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Gold prices firm as US dollar retreats from 14-year high
[BENGALURU] Gold steadied early on Thursday as a rally in the US dollar showed signs of fatigue after the currency hit its highest in nearly 14 years against a basket of currencies the day before.
Spot gold was up 0.2 per cent at US$1,227.25 an ounce at 0231 GMT, after dropping 0.25 per cent in the previous session.
US gold futures rose 0.27 per cent to US$1,227.20 an ounce.
The US dollar index, which measures the greenback against a basket of major currencies, slipped 0.12 per cent to 100.290, as moderate US inflation data drove a flattening of the US Treasury yield curve.
The index climbed to 100.57 on Wednesday, which was its highest since April 2003, after a week-long rally mainly driven by the post-election surge in US bond yields as traders bet the Trump administration will adopt inflationary policies.
"The dollar was higher and gold was sold. Now, the dollar has given away gains and gold is steady," said Yuichi Ikemizu, head of commodity trading at Standard Bank in Tokyo.
"It has found a bottom around US$1,220 and looks firm."
"We need something for gold to follow. At this moment there is nothing supporting movement and investors are sidelined," Mr Ikemizu added.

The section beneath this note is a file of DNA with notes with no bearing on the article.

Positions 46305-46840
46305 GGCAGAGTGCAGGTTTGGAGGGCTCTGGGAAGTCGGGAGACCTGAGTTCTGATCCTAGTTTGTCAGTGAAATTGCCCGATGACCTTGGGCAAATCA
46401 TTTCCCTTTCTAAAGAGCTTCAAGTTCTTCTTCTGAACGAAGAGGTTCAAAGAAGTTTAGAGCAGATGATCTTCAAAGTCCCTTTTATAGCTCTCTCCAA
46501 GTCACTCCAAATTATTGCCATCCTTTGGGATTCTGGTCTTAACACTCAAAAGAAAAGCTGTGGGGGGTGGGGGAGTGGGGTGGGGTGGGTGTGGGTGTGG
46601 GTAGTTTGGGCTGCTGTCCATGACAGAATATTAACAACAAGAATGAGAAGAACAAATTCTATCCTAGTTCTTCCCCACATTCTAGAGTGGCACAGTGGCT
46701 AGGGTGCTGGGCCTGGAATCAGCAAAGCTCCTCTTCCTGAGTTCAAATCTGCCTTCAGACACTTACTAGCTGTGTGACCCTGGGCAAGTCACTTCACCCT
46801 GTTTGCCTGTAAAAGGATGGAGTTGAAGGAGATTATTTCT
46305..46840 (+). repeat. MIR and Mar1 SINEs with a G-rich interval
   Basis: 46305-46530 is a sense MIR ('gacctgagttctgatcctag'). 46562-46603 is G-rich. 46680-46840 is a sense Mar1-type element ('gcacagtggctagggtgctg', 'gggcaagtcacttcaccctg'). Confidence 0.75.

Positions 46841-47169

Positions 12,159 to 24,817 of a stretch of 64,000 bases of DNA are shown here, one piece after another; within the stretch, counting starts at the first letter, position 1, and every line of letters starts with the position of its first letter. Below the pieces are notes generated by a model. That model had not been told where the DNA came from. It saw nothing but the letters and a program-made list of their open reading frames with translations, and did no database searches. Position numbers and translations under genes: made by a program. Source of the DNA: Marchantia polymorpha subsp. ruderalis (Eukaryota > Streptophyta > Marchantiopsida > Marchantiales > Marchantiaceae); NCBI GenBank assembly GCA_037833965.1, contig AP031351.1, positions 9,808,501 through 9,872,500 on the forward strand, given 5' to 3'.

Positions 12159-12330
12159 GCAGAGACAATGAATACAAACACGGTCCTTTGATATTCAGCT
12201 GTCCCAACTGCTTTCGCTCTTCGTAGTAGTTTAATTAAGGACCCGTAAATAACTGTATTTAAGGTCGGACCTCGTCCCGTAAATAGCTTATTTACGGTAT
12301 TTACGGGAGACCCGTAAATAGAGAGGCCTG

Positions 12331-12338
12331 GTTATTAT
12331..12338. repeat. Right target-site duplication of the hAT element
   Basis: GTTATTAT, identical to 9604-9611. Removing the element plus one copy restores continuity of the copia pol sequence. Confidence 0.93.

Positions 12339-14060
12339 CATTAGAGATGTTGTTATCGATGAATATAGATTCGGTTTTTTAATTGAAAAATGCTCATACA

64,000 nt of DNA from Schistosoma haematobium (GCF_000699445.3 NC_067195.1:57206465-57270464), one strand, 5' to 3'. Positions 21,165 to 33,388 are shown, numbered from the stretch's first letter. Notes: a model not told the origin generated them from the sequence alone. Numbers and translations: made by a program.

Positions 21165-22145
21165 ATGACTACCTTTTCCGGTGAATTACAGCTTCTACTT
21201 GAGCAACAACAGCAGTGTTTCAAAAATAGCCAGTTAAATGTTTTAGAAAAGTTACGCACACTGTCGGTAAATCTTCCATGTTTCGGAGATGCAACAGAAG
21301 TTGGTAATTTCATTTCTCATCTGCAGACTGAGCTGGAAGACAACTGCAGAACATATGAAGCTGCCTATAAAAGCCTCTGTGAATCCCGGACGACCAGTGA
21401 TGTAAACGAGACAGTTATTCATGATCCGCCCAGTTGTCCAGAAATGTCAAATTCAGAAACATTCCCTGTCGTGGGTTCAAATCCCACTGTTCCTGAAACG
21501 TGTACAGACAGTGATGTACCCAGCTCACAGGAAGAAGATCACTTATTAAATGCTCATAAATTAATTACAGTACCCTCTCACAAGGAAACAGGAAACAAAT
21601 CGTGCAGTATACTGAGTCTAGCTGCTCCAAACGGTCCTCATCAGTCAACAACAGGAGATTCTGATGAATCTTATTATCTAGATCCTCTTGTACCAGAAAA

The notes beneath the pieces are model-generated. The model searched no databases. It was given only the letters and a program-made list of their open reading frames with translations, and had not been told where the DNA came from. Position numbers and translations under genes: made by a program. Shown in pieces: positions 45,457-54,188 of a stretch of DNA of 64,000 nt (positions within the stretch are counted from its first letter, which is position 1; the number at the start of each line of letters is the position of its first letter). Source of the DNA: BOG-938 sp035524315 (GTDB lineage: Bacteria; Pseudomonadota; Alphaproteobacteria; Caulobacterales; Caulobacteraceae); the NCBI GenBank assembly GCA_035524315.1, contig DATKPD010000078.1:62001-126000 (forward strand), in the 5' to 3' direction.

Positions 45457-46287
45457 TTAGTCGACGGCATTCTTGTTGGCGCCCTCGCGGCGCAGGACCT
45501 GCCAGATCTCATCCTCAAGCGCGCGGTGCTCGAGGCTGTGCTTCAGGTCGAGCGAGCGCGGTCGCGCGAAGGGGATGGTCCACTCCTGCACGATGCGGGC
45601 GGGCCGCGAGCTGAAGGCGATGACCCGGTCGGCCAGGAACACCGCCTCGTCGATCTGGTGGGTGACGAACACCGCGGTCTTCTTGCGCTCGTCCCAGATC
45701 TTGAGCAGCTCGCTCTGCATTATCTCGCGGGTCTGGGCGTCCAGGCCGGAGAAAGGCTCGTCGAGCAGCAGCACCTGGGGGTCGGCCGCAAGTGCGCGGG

St Louis Fed President James Bullard said on Wednesday that the Fed would hike US interest rates in December barring any major shocks.
Philadelphia Fed President Patrick Harker said he favoured raising interest rates and that the US central bank might have to hike more aggressively if the incoming Trump administration enacts fiscal stimulus.
Financial markets expect the Fed to hike next month and have begun pricing in a much more aggressive run of rate increases after Mr Trump promised during campaigning for the Nov 8 election to boost the US economy with spending on infrastructure.
"Since the gold market has absorbed the likelihood of a December rate rise, we do not think Mr Bullard's rate comments were especially price-negative," said James Steel, chief metals analyst for HSBC Securities.
Gold is highly sensitive to interest rates.
Spot gold has failed to break resistance at US$1,235 per ounce and may consolidate below this level, which is above support at US$1,210 for one or more days, according to Reuters technical analyst Wang Tao.
SPDR Gold Trust, the world's largest gold-backed exchange-traded fund, said its holdings fell 0.13 per cent to 926.26 tonnes on Wednesday.
Silver fell 0.3 per cent to US$16.92 an ounce.
Platinum was down 0.12 per cent at US$942.74 per ounce and palladium slipped 0.1 per cent at US$714.40.